Total knee arthroplasty (TKA) designs evolve continuously to improve
patient outcomes. However, incidences of radiolucent lines (RLL) in
the latest TKA system have recently been reported, raising concerns.
The purpose of the current study was to compare radiographic
outcomes of this new TKA implant to its predecessor design.
A group of 100 patients undergoing TKA using the newer design
(Attune) was matched by age and gender to 191 patients with the
classic design (LCS). All patients underwent computer-navigated
primary TKA by the same surgeon using the same technique.
Radiographs were taken before discharge, and 2 and 12 months
postoperatively. Radiographic analysis was performed independently
by three assessors, using the Modern Knee Society Radiographic
Evaluation System and Methodology (MKSRES).
At 12 months postoperatively, the incidence of RLL did not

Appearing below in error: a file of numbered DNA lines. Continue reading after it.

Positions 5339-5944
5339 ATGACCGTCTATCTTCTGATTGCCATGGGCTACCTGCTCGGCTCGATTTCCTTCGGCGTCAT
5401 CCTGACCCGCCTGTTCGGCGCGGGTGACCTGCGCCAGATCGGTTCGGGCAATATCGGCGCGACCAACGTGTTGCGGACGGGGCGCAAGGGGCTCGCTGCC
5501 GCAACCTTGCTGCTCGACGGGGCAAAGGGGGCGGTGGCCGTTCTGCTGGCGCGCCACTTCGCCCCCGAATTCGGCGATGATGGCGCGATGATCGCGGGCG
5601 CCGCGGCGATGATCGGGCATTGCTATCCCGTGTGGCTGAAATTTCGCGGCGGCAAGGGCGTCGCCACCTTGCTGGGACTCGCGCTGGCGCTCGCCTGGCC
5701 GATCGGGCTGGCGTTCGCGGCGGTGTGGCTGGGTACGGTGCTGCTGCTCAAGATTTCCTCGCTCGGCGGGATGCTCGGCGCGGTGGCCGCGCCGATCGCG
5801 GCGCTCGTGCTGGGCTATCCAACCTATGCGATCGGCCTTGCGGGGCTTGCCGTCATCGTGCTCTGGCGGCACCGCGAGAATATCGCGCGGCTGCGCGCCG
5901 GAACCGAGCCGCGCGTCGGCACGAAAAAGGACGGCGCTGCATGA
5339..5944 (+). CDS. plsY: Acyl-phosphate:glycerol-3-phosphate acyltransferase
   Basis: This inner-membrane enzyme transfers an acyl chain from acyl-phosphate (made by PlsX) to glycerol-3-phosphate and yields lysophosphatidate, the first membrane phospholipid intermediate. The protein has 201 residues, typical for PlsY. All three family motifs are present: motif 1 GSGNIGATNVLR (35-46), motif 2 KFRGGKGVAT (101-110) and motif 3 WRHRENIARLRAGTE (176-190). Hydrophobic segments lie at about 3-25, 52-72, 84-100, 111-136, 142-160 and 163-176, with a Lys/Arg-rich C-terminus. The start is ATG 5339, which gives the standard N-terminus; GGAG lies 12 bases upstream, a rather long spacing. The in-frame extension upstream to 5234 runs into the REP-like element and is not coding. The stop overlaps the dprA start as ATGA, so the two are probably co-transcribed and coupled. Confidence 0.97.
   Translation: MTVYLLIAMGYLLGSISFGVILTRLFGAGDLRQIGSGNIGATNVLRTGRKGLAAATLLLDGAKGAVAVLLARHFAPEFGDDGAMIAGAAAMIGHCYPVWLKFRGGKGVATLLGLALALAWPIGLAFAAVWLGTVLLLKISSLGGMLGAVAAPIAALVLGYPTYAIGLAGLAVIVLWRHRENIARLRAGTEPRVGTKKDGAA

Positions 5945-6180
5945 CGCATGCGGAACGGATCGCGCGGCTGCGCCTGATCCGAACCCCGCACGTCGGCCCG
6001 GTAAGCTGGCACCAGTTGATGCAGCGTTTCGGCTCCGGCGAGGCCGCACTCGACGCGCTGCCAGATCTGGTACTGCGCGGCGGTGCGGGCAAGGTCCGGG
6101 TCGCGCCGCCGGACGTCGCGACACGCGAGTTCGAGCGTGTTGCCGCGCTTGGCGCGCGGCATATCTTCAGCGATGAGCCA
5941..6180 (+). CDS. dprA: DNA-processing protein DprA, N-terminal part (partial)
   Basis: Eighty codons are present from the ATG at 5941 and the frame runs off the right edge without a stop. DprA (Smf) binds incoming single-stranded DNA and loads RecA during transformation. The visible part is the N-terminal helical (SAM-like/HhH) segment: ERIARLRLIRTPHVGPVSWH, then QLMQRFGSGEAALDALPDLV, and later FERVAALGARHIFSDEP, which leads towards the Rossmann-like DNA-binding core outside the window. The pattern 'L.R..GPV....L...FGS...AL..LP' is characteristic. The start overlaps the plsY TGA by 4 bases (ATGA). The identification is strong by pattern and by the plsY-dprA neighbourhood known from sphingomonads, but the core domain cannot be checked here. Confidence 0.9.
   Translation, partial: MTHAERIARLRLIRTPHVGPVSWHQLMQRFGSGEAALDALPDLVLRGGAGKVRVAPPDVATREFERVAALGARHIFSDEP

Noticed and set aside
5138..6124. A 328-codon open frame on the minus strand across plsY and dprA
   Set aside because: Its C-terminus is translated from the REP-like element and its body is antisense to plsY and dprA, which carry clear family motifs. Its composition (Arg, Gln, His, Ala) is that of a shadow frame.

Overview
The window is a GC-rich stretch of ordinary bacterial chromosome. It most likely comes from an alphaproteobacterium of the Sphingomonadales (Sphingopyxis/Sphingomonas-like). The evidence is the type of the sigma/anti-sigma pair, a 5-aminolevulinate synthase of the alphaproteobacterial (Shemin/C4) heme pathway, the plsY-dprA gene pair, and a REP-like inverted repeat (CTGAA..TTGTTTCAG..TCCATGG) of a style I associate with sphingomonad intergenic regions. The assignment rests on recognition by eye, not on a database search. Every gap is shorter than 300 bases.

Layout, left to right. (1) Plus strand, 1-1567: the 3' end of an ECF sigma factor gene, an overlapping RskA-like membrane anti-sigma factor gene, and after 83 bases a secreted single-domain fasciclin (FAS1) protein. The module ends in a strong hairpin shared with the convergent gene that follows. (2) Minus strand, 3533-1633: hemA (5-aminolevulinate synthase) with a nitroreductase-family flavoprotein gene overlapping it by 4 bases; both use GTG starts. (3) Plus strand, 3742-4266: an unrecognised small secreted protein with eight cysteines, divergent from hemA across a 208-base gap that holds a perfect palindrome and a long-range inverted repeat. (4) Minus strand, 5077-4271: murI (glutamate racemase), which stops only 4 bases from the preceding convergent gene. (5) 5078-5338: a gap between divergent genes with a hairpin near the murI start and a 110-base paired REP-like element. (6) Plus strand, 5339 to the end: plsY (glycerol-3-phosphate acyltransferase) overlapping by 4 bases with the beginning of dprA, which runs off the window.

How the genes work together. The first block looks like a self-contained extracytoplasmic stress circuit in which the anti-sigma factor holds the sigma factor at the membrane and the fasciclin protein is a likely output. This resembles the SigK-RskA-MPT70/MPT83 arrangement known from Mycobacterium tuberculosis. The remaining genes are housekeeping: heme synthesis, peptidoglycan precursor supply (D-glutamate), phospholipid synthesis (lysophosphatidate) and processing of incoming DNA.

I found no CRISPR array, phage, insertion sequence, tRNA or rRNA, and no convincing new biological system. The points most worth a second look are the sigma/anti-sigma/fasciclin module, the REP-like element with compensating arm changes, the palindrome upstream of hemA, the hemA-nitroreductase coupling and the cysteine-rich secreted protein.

statistically differ between the two implants (14%,
n = 14 Attune vs. 8% n = 17 LCS, n.s.).
The posterior femoral flange was most commonly affected (12%;
n = 12 Attune vs. 7.9%; n = 15 LCS,
n.s.) followed by the anterior flange (1%; n = 1
Attune vs. 3.1%; n = 6 LCS, n.s.). The tibial
baseplate was only affected in 1% (n = 1) of the
Attune and 2.6% (n = 5) of the LCS (n.s.).
LEVEL OF EVIDENCE
At 12 months follow-up we found no significant difference in
RLL between the two implants. Both Attune and LCS TKA systems showed
RLL predominantly at the posterior femoral flange. The reasons for
the RLL remain a matter of speculation; however, shortcomings in
surgical and cementing techniques seem to be more important than